The relatively complete and well preserved shell of a turtle, from the middle Cenomanian of Nazaré (Portugal), is studied here. It is recognized as a member of the crown group Pleurodira and, more specifically, of Bothremydidae. Pleurodira are one of the two lineages of modern turtles, their origin being in Gondwana. Pleurodira are very abundant in the uppermost Cretaceous record of Europe. However, this new finding is one of the few occurrences in the lower Upper Cretaceous of Laurasia. A single member of Bothremydidae had so far been identified in Portugal: the late Campanian-early Maastrichtian Rosasia soutoi. It was the only Cretaceous turtle identified in that country both at specific and at generic levels, being exclusive of Portugal. The taxon from Nazaré is identified as Algorachelus peregrinus, this form is also present in the contemporaneous beds in Spain, and is the oldest member of Bothremydidae in Laurasia. Algorachelus peregrinus is confirmed here to be a coastal form, which facilitated its spread. The two oldest known bothremydids from Laurasia, the European A. peregrinus and the North American Paiutemys tibert, are compared for the first time. They are recognized as closely related taxa. This study provides new data allowing a more precisely characterization of the oldest so far known dispersal event of Pleurodira in Laurasia, which was performed by an African lineage of Bothremydidae that reached the east coast of the Atlantic Ocean at least in the middle Cenomanian, and the west region of that Ocean at least in the late Cenomanian.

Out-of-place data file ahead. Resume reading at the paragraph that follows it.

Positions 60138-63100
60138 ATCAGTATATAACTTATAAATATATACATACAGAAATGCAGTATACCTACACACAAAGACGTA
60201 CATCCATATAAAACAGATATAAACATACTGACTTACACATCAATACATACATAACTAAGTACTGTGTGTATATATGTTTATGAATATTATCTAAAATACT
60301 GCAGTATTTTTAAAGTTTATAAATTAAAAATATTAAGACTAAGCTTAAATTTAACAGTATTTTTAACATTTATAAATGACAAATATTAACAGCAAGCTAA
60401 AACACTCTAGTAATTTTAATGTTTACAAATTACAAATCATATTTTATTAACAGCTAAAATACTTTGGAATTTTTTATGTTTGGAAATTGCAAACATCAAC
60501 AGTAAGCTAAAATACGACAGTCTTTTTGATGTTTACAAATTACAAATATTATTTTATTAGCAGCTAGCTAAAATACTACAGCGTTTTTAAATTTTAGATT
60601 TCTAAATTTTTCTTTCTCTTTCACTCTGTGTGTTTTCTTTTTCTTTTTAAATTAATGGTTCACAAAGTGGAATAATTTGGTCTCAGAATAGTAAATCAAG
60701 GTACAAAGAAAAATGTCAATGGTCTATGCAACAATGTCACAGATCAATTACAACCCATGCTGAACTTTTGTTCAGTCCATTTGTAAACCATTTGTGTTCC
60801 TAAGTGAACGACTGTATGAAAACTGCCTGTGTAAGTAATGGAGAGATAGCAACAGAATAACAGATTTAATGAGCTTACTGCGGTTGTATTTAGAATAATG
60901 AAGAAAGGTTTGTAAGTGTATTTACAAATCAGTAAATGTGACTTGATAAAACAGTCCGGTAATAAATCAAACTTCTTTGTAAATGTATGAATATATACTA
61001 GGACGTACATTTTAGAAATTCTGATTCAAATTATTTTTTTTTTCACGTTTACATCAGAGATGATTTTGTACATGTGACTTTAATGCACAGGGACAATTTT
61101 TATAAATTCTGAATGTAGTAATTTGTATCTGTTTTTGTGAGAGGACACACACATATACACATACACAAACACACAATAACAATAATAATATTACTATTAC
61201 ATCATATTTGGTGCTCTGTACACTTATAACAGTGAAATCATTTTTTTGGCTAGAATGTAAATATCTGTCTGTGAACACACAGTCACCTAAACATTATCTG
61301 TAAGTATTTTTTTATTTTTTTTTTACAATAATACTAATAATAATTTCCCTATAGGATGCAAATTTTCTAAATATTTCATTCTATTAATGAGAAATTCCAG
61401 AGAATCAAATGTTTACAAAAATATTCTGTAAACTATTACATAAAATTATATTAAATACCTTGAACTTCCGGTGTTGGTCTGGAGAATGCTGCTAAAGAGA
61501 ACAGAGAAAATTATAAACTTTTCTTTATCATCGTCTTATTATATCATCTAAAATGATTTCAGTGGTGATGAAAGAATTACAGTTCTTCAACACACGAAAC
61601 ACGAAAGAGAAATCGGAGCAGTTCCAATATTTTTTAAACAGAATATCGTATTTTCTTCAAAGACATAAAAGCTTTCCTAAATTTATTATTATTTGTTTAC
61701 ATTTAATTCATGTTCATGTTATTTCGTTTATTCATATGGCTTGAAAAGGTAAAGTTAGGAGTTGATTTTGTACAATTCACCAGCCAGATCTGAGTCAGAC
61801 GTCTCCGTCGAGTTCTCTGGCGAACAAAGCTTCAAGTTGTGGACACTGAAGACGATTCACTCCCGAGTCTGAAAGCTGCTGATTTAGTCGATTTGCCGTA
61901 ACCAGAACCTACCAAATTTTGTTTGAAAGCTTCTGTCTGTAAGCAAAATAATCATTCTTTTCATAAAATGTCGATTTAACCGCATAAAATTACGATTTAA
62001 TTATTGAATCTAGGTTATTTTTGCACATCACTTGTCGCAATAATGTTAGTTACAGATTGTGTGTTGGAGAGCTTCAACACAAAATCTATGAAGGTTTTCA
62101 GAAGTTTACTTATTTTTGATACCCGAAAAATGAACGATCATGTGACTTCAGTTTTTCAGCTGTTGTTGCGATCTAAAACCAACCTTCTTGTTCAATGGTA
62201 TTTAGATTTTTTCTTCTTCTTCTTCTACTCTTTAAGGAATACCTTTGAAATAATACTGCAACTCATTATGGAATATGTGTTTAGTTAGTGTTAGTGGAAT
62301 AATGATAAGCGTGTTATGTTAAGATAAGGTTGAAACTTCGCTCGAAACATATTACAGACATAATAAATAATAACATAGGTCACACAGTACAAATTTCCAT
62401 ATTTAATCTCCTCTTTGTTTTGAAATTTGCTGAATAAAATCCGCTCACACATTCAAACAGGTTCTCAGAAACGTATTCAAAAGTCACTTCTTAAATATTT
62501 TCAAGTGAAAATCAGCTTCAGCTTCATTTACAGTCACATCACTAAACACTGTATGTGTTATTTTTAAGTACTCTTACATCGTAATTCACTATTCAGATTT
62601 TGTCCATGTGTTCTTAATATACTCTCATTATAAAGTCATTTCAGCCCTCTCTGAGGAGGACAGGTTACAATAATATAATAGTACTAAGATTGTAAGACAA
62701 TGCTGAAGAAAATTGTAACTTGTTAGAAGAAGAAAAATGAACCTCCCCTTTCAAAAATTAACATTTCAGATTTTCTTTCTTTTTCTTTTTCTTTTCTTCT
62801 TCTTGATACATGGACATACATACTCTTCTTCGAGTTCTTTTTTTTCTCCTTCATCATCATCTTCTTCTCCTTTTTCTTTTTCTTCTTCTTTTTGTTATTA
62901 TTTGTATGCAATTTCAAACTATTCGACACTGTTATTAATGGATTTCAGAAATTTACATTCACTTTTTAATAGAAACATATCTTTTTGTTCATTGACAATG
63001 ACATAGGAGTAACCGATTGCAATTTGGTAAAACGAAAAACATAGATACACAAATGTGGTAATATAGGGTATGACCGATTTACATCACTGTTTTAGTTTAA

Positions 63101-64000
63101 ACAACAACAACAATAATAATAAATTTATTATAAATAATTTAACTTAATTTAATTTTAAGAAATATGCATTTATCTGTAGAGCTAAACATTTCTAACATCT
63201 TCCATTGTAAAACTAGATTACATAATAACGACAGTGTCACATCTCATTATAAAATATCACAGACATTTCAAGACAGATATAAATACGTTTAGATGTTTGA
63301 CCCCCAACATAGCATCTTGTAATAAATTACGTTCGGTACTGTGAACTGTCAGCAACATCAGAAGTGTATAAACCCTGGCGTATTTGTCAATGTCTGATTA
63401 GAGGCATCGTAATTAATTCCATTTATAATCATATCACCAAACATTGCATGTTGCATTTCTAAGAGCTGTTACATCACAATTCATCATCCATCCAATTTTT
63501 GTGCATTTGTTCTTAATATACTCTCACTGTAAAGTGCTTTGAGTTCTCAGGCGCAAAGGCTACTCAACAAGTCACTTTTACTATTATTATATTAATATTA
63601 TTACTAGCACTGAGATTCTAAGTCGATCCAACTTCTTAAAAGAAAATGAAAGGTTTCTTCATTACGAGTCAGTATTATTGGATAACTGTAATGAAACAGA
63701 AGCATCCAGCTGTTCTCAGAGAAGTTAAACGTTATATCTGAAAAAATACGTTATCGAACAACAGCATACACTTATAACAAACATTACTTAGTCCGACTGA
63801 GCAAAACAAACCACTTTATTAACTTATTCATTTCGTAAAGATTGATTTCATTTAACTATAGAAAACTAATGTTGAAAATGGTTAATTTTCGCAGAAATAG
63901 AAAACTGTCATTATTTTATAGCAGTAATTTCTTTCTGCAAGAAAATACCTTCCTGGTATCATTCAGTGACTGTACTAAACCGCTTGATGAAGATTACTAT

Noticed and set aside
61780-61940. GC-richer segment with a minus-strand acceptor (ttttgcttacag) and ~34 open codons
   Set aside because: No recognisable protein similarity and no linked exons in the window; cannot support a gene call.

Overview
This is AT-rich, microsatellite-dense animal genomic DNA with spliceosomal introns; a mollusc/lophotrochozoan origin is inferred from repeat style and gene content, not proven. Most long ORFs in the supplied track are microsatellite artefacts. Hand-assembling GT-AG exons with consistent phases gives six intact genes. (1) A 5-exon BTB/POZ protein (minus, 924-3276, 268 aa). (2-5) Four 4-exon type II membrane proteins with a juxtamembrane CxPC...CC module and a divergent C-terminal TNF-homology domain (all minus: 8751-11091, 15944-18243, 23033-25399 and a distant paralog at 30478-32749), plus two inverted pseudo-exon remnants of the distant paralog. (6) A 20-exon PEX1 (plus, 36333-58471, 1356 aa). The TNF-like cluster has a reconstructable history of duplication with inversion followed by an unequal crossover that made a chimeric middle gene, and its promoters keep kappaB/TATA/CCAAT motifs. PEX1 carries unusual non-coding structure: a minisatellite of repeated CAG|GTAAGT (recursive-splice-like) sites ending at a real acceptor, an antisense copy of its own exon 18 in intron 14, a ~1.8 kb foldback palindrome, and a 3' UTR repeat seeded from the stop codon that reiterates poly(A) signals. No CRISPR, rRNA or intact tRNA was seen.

- Dispersal event